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Structure, System and Shape

Evidently New Zealand has a point of difference in unstructured attacking rugby, where teams and players have an ability to create stuff out of nothing. This is seemingly linked to how Kiwi kids build their rugby instincts by playing with their siblings, neighbours and friends in school grounds and backyards. But is this still the case?


These days we as coaches seem to be stifling this attacking flare as we grow an ever-increasing fascination of attacking systems, structures and the latest trend… ‘shape.’ Could this infatuation be creating a generation of robots who know where to stand, but struggle to play the game? When did learning the structure, system or shape become more important than learning the game? Maybe we should blame Eddie Jones and the ACT Brumbies?


The 2001 Super 12 winning ACT Brumbies, coached by Eddie Jones, was praised for innovation by bringing in attacking systems that mapped out three, four, five phases or more, where each player knew where they needed to be. Because of their success, competing teams started replicating the Brumbies style by having team structures and systems.

Photo by Stefan Lehner on Unsplash


And over time shapes such as 1-3-3-1 and 2-4-2 developed to help players know where to stand so they could get a perceived attacking advantage. But at the same time, defences improved and attacking shapes became less fruitful, so now professional coaches of this modern era are working out how to break down defences, often through unstructured play. WTF? Are we coming full circle?


Now as community rugby coaches adopt trends from the professional game, attacking structures, systems and shape have been implemented across the world… and with kids… sometimes as young as 8! Surely not? But should kids be taught attacking structures, systems and shapes? We’re not sure, but here’s a few considerations.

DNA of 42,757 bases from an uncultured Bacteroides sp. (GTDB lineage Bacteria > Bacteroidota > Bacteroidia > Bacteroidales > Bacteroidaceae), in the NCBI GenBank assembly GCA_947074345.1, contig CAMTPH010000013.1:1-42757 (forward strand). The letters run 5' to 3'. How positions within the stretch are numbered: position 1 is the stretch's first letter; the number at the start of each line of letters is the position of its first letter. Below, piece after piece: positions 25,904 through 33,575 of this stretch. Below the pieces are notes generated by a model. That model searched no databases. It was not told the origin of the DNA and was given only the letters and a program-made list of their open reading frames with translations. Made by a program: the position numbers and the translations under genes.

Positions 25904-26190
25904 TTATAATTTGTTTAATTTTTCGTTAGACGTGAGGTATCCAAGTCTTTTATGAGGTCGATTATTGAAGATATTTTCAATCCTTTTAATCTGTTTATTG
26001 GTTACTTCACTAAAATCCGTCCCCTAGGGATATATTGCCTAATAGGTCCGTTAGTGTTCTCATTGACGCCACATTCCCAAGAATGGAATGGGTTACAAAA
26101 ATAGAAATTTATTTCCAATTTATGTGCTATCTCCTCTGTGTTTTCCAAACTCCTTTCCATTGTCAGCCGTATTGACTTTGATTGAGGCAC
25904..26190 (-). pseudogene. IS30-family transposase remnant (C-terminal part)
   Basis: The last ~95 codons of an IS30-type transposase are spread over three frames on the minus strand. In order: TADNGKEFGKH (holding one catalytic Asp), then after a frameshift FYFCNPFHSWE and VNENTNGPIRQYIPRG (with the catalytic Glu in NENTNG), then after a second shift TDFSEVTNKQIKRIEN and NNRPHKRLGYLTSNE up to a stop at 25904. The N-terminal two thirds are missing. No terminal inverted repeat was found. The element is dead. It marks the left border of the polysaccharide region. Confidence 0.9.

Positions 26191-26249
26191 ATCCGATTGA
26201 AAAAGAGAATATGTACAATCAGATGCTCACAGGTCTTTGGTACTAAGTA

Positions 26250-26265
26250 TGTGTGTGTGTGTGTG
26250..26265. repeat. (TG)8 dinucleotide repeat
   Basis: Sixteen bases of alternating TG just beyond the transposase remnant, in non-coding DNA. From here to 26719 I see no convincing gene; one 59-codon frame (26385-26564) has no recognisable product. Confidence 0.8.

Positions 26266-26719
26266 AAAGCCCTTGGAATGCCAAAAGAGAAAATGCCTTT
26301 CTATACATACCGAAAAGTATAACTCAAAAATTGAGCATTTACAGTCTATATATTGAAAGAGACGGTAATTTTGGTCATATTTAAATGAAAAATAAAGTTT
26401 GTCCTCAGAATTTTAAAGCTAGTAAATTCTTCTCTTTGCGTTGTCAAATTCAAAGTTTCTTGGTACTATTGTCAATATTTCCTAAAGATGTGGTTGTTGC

Set Structures Stifle Innovation & Creativity. Coaches applying set structures will often resort to unopposed run-throughs where the team rehearses play after play in order to ‘get it right.’ The kids are often restricted to certain parts of the field, where success looks like being in the right place at the right time, and then ‘told off’ for leaving their zone.


The Match Rarely Goes Perfectly To Plan: An analyst for a professional provincial team was asked to find footage of the 2-4-2 system being applied (to script) in a match. He trawled through 10 round robin matches to find ONE example through the entire season. So after hours spent perfecting the system, they only executed it once in an entire season. Why? Because their opposition were doing stuff to disrupt the system!


Teams Get More Ball From Random Situations: 56% of possession in adult rugby will come from unstructured / random ball sources such as kicks, turnovers, opposition mistakes. In kids rugby it is closer to 75%, so wouldn’t it make sense to practice unstructured play?


Attacking Structures Helps The Defence: There is a perceived benefit that an attacking system will help the players attack as they are more likely to know where the ball is going to go. But doesn’t this also help the defensive team?


We certainly don’t have all the answers, but could it make sense to focus on coaching attacking principles such as fill the field, move the ball to space, go forward, support… rather than perfecting a structure, system or shape? In 5 years time, the game may look totally different, although key principles and skills are likely to remain the same. You decide.


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